By Lisa Belkin, February 21, 2008, The New York Times – ONE of the first decisions you make in the emotional hours after a scary diagnosis is whether to tell others. Most of us share the news with our loved ones, but what of the circles beyond, particularly those at work? Your boss?

At first, Richard M. Cohen, whose multiple sclerosis was diagnosed at 25, did not tell. Mr. Cohen — whose latest book, “Strong at the Broken Places,” recounts the stories of five patients with chronic illnesses — was starting what would become a hard-charging career as a television news producer when he learned of his condition. He feared he would be considered unfit. He kept his secret for years despite failing vision and shaky balance.

Marlene Kahan, in turn, disclosed her condition right away. Four years ago, when she learned she had Parkinson’s disease, she had been the executive director of the American Society of Magazine Editors for more than a decade. With that longevity came security, she hoped.

Ms. Kahan was also afraid that the mix of symptoms and side effects from the treatments would leave her at “less than 100 percent,” she said, making it seem as if she was either slacking or even sicker than she was. “I didn’t want people to wonder and jump to other conclusions,” she said.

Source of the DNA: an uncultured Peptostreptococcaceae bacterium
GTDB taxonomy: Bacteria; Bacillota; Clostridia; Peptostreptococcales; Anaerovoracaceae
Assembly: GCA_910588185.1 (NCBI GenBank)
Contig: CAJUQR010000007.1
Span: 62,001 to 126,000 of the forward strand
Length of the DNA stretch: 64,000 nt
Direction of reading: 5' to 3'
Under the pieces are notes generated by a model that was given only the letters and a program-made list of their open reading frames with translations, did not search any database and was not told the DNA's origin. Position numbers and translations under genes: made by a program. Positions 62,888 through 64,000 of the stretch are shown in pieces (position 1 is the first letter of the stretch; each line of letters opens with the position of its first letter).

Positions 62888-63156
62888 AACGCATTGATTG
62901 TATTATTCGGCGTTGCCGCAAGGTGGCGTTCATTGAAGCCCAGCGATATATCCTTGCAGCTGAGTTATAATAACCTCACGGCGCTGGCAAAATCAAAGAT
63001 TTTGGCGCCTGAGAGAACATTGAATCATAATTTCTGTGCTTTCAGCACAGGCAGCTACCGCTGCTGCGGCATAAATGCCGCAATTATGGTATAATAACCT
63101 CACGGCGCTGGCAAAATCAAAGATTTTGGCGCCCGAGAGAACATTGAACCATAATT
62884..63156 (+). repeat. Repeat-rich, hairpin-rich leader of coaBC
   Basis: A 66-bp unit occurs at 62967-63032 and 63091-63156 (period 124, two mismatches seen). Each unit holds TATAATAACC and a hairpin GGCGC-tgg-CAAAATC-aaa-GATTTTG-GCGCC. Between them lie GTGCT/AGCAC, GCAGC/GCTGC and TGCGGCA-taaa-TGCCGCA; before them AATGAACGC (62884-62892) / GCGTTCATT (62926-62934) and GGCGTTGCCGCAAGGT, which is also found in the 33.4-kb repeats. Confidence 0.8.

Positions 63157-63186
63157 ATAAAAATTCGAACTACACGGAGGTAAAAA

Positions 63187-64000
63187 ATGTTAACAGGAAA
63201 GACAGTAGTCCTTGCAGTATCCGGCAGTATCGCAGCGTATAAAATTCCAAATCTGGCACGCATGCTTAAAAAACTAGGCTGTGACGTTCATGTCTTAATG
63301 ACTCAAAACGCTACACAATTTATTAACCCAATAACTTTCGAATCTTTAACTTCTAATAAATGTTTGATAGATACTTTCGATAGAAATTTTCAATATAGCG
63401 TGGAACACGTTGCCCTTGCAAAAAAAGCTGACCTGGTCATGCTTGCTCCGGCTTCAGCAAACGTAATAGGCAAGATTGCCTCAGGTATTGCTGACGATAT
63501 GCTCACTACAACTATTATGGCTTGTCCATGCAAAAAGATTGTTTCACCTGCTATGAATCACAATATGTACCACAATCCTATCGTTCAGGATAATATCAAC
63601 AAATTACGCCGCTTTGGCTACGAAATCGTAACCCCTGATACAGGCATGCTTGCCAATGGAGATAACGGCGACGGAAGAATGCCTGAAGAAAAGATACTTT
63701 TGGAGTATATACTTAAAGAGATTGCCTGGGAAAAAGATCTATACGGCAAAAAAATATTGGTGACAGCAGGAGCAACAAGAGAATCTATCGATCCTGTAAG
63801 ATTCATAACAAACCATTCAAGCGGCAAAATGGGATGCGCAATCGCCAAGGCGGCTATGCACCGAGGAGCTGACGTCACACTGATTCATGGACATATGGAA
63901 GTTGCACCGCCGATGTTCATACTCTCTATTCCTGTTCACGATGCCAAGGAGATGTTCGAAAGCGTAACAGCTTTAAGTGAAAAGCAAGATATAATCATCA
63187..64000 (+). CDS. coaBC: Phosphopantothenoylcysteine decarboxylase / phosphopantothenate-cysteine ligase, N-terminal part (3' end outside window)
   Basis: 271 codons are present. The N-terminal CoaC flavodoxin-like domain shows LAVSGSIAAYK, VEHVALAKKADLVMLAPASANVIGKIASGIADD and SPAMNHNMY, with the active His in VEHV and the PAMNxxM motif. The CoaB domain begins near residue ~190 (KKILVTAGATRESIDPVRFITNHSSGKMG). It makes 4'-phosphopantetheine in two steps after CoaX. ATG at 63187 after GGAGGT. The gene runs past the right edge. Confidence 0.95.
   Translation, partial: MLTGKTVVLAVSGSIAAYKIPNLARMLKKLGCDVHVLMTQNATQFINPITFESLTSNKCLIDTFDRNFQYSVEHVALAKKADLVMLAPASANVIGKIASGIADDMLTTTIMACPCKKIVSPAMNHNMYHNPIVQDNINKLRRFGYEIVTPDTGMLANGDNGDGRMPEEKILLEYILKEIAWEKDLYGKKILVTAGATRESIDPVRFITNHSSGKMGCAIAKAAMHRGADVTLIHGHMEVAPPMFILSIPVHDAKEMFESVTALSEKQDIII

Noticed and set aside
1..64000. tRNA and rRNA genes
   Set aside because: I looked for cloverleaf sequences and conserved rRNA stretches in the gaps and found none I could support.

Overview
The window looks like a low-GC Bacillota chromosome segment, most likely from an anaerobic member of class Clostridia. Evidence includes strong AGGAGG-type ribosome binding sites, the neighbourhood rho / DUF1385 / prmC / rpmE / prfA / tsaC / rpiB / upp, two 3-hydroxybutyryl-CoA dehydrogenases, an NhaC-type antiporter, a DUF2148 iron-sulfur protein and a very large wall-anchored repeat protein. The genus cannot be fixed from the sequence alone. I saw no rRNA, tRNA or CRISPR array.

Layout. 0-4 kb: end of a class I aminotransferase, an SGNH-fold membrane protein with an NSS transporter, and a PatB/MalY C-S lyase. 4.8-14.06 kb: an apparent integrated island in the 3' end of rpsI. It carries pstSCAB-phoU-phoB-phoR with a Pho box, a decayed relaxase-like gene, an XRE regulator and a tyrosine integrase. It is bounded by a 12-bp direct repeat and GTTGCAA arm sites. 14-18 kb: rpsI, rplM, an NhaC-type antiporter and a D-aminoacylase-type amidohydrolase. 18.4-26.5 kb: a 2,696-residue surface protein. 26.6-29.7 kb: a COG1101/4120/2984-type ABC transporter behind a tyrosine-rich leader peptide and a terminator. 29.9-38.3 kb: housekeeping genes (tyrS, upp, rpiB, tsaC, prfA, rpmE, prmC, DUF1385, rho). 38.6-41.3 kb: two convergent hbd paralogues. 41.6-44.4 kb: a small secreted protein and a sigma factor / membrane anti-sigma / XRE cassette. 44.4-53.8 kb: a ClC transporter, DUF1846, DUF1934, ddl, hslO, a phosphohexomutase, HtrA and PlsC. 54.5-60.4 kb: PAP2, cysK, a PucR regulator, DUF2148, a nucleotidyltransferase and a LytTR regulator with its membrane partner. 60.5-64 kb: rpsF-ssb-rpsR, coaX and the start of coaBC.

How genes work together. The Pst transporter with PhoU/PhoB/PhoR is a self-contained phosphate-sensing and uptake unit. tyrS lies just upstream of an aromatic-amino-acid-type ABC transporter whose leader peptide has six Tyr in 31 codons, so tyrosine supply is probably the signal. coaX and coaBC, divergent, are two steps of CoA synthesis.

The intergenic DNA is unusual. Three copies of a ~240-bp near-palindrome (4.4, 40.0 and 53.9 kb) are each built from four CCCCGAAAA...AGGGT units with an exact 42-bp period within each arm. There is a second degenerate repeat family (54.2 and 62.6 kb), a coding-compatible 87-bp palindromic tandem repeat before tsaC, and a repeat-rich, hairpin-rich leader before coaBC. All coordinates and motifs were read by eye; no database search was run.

Gayle Backstrom, whose fibromyalgia, a chronic pain condition, was diagnosed decades ago, understands both paths. Still she advises to keep your condition to yourself for as long as possible, because that is safer.

The Americans with Disabilities Act prohibits an employer from dismissing or failing to hire a chronically-ill employee on the basis of that disability “if they are able to do the job with reasonable accommodation,” she said. But in many cases, “reasonable” and “able” and even “job” all become open to interpretation, said Ms. Backstrom, the author of “I’d Rather Be Working” (Amacom, 2002).

An excellent resource for workers facing this choice, she said, is the Job Accommodation Network, a service of the federal Department of Labor. Most questions on its site, she said, come from workers, not management, and “they are looking for suggestions on how to do adjust their work without bringing it to the attention of their bosses,” she said. They buy themselves custom footstools and wrist-rests, and sneak off to restrooms to take medications. To hide their condition on the worst days, they call in sick, giving a reason other than their chronic illness.